“The Grievance Studies Affair” Project: Reconstructing and Assessing the Experimental Design

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Abstract

Recently, high media visibility was reached by an experiment that involved“hoaxlike deception” of journals within humanities and social sciences. Itsaim was to provide evidence of “inadequate” quality standards especiallywithin gender studies. The article discusses the project in the context ofboth previous systematic studies of peer reviewing and scientific hoaxes andanalyzes its possible empirical outcomes. Despite claims to the contrary,the highly political, both ethically and methodologically flawed “experiment”failed to provide the evidence it sought. The experiences can be summed upas follows: (1) journals with higher impact factors were more likely to rejectpapers submitted as part of the project; (2) the chances were better, if themanuscript was allegedly based on empirical data; (3) peer reviews can be animportant asset in the process of revising a manuscript; and (4) when the project authors, with academic education from neighboring disciplines,closely followed the reviewers’ advice, they were able to learn relativelyquickly what is needed for writing an acceptable article. The boundarybetween a seriously written paper and a “hoax” gradually became blurred.Finally (5), the way the project ended showed that in the long run, thescientific community will uncover fraudulent practices.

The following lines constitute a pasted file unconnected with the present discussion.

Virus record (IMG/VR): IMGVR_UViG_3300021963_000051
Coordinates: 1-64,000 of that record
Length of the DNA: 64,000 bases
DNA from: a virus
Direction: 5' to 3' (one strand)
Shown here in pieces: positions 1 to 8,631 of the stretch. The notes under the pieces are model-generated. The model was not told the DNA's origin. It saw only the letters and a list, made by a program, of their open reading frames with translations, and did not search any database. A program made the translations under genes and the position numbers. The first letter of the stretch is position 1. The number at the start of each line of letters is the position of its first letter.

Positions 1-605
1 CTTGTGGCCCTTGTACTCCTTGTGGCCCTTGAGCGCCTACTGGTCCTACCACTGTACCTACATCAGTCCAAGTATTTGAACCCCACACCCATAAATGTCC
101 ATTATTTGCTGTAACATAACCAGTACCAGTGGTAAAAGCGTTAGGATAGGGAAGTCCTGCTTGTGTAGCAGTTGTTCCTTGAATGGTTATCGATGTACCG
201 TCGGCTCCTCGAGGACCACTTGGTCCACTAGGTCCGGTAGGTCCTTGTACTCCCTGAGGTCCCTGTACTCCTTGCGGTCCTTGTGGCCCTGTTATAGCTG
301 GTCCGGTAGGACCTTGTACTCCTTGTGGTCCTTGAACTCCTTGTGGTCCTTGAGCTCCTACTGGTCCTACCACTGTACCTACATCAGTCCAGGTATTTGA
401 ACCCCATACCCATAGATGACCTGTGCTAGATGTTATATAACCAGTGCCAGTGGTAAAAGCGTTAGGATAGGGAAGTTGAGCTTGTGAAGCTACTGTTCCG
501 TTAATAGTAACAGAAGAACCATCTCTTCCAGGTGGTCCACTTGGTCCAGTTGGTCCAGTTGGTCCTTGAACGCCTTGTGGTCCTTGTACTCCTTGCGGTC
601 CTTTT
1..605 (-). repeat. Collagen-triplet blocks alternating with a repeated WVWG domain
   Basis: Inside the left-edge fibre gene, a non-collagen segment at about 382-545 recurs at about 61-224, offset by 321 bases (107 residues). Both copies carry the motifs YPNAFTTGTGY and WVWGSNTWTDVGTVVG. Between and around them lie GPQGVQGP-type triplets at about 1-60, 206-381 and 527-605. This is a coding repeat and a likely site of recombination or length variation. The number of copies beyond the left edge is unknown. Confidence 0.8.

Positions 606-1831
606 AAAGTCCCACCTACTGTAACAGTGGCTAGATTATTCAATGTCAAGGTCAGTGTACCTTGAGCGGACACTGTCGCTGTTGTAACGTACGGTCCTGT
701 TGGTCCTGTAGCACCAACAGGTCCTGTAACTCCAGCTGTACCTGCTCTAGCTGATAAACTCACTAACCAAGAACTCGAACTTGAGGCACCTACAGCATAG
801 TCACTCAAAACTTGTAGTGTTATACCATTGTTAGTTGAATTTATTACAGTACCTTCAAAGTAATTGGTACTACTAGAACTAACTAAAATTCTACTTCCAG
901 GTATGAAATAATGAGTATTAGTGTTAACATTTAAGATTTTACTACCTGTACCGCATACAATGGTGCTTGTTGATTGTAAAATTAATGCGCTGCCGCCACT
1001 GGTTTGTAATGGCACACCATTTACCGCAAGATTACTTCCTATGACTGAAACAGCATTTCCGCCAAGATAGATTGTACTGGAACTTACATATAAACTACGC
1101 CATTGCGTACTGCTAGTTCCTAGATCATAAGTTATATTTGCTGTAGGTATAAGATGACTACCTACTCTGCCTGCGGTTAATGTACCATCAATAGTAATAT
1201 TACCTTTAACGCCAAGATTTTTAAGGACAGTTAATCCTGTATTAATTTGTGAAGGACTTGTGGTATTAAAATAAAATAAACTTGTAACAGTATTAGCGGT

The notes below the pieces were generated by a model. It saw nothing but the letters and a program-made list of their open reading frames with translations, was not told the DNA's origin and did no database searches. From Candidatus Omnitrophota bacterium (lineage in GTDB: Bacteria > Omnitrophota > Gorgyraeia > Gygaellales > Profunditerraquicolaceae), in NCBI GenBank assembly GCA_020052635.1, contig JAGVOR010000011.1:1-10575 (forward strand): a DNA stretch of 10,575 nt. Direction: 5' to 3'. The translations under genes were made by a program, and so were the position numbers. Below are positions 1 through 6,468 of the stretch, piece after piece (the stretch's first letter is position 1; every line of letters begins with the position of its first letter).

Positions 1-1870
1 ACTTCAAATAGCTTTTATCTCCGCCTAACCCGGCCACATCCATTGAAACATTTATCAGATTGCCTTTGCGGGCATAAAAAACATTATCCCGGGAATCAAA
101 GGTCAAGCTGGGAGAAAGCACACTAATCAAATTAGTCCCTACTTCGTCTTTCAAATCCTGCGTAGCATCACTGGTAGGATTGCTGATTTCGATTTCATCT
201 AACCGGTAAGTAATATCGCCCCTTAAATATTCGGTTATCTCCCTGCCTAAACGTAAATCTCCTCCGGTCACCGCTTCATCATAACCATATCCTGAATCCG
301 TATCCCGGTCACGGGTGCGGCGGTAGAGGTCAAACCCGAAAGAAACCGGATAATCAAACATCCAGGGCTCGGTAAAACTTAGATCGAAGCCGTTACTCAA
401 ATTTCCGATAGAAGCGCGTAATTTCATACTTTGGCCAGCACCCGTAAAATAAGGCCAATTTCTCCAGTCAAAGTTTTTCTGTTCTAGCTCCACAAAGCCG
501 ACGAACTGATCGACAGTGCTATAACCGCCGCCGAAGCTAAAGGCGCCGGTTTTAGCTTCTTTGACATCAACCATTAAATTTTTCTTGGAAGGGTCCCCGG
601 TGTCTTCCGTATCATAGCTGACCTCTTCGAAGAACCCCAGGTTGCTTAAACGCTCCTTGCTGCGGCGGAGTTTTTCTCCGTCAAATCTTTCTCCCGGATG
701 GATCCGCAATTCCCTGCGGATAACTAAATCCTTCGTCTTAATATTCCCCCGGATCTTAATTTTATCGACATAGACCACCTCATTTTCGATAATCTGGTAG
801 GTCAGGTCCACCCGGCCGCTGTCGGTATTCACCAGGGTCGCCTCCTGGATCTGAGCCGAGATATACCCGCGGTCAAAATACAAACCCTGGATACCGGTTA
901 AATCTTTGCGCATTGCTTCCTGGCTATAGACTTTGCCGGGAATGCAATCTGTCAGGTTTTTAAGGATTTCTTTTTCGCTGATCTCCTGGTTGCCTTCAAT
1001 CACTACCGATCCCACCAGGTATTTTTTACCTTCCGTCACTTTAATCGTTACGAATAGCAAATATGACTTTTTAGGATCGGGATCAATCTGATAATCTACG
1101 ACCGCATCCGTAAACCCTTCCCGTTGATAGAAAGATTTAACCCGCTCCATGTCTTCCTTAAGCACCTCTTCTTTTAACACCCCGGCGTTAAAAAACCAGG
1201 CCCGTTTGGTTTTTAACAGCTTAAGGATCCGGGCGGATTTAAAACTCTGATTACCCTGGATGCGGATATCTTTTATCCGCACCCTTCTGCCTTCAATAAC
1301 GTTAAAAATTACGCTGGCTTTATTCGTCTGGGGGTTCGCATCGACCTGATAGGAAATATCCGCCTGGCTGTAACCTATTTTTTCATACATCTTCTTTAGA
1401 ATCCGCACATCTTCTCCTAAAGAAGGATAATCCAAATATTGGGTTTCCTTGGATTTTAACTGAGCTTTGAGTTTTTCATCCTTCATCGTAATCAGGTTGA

Original languageUndefined/Unknown
Pages (from-to)1–23
JournalScience, Technology, and Human Values
Volume45
DOIs
Publication statusPublished - 2020
MoE publication typeA1 Journal article-refereed

Keywords

  • Culture wars
  • Peer reviewing
  • research ethics
  • Gender Studies

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